by Nortal cloud team, July 25, 2019
We encounter analysis algorithms every day based on how we behave in e-commerce or social media channels. Advanced analytics can also be the basis for new, personalized products and services. For example, at-home DNA-testing kits have turned analysis of DNA data into personalized, life-enriching experiences, such as learning new details about your lineage and why you are sensitive to certain foods. Consumers are attracted by a personalized experience — and it’s no different in the B2B space.
Advanced analysis of operational data is uncovering opportunities to tweak assets (buildings, equipment, systems, fleets, investments, loyalty programs, etc.) to reach heightened levels of efficiency and reduce costs. By comparison, advanced analysis of B2B information can enable fine-tuning processes, systems and decisions far beyond what enterprises can accomplish without it – in tasks like choosing vendors, planning resources and making performance improvements. That’s why having data engineering experts on hand is crucial to leveraging operational data to drive B2B success.
What do we mean by big data strategy? Simply put, it’s designing a set of systems and processes that analyze and systematically extract value-creating insights from large data sets. Big data challenges can include capturing, storing, analyzing, sharing, visualizing and archiving large amounts of relevant data. Partnering with a firm with the right technical expertise and access to appropriate tools can be a faster (and more successful) path to leveraging big data analytics for business value, compared to doing it in house. Most organizations don’t have the latest tools and expertise in this area in house, so attempts to build these capabilities often don’t achieve optimal results.
Getting your big data strategy and infrastructure right is important because any organization with a sizable amount of unanalyzed data is likely sitting on a lot of hidden opportunities. For example, asset-intensive industries such as manufacturing are analyzing operational data to be more proactive about machine maintenance. Software can analyze mountains of historical operations data and vendor-provided machine data to predict when machine components will start to fail. When manufacturers can schedule a replacement rather than shut down a working line whenever the part fails, it saves the company significant costs of lost labor and production.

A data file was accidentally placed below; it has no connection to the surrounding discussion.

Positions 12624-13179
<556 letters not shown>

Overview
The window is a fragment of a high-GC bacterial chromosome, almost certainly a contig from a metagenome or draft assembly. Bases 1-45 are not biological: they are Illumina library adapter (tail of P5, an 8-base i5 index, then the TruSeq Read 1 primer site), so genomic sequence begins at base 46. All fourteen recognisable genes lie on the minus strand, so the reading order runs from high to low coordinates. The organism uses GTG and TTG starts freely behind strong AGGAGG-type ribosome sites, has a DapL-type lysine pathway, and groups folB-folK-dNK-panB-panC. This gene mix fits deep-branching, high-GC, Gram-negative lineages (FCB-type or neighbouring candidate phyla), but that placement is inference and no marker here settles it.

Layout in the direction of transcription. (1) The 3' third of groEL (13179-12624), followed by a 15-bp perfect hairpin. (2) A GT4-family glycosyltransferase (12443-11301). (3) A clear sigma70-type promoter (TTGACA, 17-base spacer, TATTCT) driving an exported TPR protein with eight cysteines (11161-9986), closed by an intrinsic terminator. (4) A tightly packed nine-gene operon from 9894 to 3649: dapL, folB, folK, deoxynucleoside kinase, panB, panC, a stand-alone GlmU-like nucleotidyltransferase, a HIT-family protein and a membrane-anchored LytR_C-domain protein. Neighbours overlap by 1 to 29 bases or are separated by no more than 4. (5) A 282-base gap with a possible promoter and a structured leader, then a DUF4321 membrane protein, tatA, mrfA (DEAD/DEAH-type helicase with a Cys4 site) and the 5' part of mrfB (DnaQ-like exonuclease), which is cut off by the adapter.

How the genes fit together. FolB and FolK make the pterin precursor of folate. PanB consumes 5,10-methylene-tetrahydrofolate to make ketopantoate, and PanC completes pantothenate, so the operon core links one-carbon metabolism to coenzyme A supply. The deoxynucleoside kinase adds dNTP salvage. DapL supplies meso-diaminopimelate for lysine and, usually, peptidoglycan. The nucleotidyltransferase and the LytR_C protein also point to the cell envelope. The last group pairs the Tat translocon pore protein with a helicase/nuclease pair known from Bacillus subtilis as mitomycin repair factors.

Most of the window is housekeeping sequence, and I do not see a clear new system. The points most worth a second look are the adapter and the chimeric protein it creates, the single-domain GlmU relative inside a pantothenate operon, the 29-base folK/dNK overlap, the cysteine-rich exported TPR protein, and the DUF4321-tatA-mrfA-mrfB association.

Retail e-commerce portals, websites and social media applications feed product suggestions to buyers based on digital behavior. This is another example of big data analytics at work. Product offerings are matched to consumer profiles/behaviors and timed to appear during peak interest periods. Take the online fashion retailer, Revolve, for example. They take user engagement data from Instagram and turn it into real-time trend analysis using their platform’s algorithm. This allows them to stock up on clothing items consumers actually want, keeping inventory costs low. By “listening” to their user data, Revolve has seen an increased profit from $5.3 million net income in 2017 to $31 million net income in 2018.
In fact, the value potential of data will keep rising, alongside the amount of data, which is why we’re focusing on our Big Data practice at Nortal. A key part of that practice is our partnership with Databricks, which provides a unified analytics platform powered by the open-source Apache Spark analytics engine. Internet powerhouses such as Netflix and eBay have deployed Spark at massive scale, and it has become one of the largest open-source big data communities.
If demand for data scientists is any indication, organizations recognize they can extract a lot more value from their data. These specialists are highly valued for their skill at recognizing patterns in data and building predictive models based on pattern analysis. But data scientists can’t do their jobs well without quality data engineering — something that is often overlooked or confused with data science.
Data engineering includes:
Companies might assume a data scientist has data engineering skills. This often not the case. Likewise, relying on database administrators (DBAs) can be tricky because they have other core responsibilities and might not be able to dedicate sufficient time to the requirements of data engineering. Traditional application engineers usually don’t have the right skills to engineer data for data science.
Without solid data engineering, data scientists can’t build models that are consistently reliable, both in performance and insight quality. This is why it’s beneficial to partner with a company like Nortal that has skills specific to data engineering and access to partners like Databricks.
Big data analysis is creating opportunities to personalize customer experiences everywhere, drive greater customer satisfaction and increase the bottom line. Enterprises that want to derive value from their data should consider engaging high-quality data engineers early on, to lay the foundation that enables data scientists – and their organizations – to be successful. Contact us to learn more about Nortal’s Big Data practice.